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How easily accessible is your child's teacher? What is your grading system for behavior?

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posted on Aug, 27 2018 @ 07:37 AM
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I'm curious how other countries are with access to their child's teacher. My son is in kindergarten, last year he was in VPK at another public school. Well this morning I wanted to talk to his teacher before school for a few mins and was given a look like I had a third eye. They asked if I had an appointment. I was like no I didn't know I needed one. I never needed one last year. If I needed to talk to the teacher before school I could. I was then told to send her an email to set an appointment.

When did schools get like this? I remember never needing an appointment to talk to a teacher. I want to understand this behavior rating system they use. It's colors and that is it. So I called the school to make a stupid appointment and the lady said she would send me the chart on the system and I said no I don't need the chart. I want to know what my son is doing to get on yellow. The colors are blue, green, yellow, orange and red. He's 5 and of course he won't tell me what he did so the only option is the teacher. Last year his teacher wrote about his day every day!' So I knew what he was up to and what he wasn't doing. This color system makes zero sense to me. How can I address these problems if I don't know what they are?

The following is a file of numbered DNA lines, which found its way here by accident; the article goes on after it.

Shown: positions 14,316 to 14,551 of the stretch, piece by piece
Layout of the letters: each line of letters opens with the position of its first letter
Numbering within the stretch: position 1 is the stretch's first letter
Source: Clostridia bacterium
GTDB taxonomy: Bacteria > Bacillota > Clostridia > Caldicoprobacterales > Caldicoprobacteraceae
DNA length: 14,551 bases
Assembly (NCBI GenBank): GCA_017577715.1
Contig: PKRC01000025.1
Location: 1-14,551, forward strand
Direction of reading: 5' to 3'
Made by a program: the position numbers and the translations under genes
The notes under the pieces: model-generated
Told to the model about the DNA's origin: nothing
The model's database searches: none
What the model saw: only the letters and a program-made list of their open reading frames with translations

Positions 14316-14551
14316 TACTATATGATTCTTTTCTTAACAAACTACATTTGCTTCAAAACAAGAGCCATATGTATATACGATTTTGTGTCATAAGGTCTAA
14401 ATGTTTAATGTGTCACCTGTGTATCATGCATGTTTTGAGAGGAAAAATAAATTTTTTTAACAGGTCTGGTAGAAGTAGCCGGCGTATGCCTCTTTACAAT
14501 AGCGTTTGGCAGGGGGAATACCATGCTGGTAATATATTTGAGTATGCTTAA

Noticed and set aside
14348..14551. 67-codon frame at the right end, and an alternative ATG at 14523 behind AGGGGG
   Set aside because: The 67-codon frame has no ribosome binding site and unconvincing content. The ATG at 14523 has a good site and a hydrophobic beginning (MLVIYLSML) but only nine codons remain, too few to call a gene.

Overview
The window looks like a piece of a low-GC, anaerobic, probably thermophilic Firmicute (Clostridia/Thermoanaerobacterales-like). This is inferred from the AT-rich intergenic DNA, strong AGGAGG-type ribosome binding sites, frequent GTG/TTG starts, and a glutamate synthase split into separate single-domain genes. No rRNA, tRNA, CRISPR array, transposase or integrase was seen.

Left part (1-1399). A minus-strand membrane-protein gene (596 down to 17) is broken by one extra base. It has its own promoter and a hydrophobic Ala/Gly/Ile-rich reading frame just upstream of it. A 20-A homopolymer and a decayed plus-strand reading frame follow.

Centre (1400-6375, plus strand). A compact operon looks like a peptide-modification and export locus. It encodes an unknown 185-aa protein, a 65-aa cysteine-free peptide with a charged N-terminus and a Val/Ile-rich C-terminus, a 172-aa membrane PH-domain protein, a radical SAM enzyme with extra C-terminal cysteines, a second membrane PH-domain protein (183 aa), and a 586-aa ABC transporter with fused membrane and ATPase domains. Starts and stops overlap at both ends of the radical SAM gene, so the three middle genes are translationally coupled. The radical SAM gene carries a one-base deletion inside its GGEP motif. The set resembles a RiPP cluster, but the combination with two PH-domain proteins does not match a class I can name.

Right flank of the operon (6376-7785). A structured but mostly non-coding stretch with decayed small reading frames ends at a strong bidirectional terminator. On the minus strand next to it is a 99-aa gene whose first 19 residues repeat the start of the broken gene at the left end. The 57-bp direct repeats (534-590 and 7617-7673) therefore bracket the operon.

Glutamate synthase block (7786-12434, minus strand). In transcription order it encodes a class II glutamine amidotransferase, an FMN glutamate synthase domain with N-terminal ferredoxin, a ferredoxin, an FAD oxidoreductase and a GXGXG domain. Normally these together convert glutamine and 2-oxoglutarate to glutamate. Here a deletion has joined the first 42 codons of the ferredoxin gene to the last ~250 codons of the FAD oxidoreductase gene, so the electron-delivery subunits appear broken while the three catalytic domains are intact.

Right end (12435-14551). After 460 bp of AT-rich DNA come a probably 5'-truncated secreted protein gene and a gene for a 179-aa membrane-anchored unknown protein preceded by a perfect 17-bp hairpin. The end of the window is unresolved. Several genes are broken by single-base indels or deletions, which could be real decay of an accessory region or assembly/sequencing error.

How do your schools rate kids? Do you have a similar system? Is it like an act of God to talk to a teacher?